First, they’ve put down the idea of competing with Apple on features. Samsung did this with the Galaxy Tab 10.1, pricing it at the same as the iPad. Seeing the two products next to each other, who was going to choose the Galaxy Tab? Lenovo has dipped below the iPad’s $500 base price. They’ve also differentiated, offering four different tablets: three Idea Tablets, ranging from 7 to 10.1 inches, and a ThinkPad tablet, designed for business.
Again, Android has a ways to go when it comes to tablets. But it appears that Lenovo has something going with its segmented offerings and skinned Android interfaces.
Smartphones in the offing?
It would be interesting to see if Lenovo decided to compete on all levels by offering a smartphone. It seems as though everyone’s doing it these days, and with AT&T and Verizon supposedly pushing customers away from the iPhone there might be an opening here. And again there’s a chance for Lenovo to segment its offerings, using Android for consumer and BlackBerry 10 for enterprise.
Yes, BlackBerry is something of an afterthought these days, but they do appear to have a strong offering with their BlackBerry 10 operating system. Problem is, they might need some licensing help to get it off the ground. Lenovo, which already has inroad to enterprise customers, could combine with RIM, which is – or at least was – the enterprise leader. On the other side, creating Android smartphones shouldn’t be such a big deal.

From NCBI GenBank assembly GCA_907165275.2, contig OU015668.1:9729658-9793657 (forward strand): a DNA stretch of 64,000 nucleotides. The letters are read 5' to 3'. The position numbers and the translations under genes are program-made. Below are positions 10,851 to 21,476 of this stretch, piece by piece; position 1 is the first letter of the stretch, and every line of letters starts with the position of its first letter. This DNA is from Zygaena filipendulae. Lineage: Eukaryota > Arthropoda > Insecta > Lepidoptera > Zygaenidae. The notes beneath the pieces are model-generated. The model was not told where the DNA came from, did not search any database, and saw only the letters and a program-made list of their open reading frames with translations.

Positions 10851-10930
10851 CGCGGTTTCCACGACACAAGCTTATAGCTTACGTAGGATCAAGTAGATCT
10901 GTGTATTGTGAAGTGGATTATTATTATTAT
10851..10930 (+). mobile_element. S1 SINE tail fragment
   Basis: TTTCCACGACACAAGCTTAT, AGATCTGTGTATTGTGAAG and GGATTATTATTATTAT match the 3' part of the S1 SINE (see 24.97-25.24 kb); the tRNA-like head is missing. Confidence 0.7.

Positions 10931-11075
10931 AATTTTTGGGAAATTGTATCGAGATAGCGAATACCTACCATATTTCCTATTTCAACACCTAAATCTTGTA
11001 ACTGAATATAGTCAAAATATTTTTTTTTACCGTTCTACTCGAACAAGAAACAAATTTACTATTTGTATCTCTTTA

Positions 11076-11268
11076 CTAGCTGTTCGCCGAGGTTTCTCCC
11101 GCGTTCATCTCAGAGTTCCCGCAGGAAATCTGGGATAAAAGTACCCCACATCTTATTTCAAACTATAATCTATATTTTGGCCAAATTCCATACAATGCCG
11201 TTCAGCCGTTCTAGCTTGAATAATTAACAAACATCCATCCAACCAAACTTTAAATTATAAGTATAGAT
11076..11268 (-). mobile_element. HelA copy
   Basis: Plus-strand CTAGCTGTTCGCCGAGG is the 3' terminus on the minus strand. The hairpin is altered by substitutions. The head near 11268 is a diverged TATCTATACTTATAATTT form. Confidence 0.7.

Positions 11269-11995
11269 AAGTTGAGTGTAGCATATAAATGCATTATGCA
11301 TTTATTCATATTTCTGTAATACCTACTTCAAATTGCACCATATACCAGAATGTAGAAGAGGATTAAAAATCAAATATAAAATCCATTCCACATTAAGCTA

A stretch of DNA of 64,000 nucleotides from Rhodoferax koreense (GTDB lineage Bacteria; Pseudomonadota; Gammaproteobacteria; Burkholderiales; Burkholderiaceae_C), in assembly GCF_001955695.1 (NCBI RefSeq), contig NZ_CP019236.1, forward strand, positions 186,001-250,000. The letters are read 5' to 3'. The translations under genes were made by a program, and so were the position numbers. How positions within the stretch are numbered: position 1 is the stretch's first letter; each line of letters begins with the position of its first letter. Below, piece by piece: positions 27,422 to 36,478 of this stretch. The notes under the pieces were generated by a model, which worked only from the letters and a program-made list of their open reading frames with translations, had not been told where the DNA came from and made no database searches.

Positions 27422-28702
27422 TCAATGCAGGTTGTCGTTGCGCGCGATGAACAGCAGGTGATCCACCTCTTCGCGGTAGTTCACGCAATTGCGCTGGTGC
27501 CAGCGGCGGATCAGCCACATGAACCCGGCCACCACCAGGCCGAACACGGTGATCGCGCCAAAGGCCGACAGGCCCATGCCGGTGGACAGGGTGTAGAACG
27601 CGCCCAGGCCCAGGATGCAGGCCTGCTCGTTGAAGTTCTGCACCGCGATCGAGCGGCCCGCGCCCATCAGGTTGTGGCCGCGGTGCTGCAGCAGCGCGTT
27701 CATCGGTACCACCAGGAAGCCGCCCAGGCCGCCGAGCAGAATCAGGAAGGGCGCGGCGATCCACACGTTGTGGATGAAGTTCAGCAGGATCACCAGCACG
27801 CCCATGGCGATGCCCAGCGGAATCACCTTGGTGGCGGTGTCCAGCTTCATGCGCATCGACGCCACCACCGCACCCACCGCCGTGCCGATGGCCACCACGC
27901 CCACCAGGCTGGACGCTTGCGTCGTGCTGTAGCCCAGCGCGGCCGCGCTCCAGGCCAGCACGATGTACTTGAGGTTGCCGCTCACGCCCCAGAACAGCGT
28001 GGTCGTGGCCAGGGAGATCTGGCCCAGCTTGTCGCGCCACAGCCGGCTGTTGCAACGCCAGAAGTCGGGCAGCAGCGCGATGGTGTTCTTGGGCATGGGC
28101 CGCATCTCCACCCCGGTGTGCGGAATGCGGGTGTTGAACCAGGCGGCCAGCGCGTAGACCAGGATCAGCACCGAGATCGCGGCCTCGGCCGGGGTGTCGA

Yet the competition issue comes into play here, too. Apple dominates its own little space, which consumes quite a large portion of the overall market. Samsung seemingly dominates the Android space. No one really dominates the Android tablet space, though, because it hardly exists. But if carriers really are pushing Android smartphones, there could be opportunity there.
Age of the smart consumer
I’d like to believe that we’ll soon enter the era of the smart consumer: one not dominated by fads and iconic brands, but rather by utility. The average consumer does not need a Mac, yet might feel as though they need one because everyone else has one. In truth, many other companies can fit the bill. Lenovo fits right in there.
And if you don’t need a product and can save money buying a comparable one, doesn’t that make the most sense? Wouldn’t it be more sensible to buy a $700 laptop and a $400 tablet for less than you’d spend on just a MacBook Air comparable to the other laptop? It makes sense to me.
We all love our gadgets, some people more than others of course – we’ve all got parents or grandparents who haven’t got a clue how to turn a computer on, let alone check their emails or catch up with their family on Facebook. But for the gadget lovers among us there’s nothing better than getting home with a new bit of kit, setting it up and turning it on for the first time. It’s like a birthday and Christmas all rolled into one!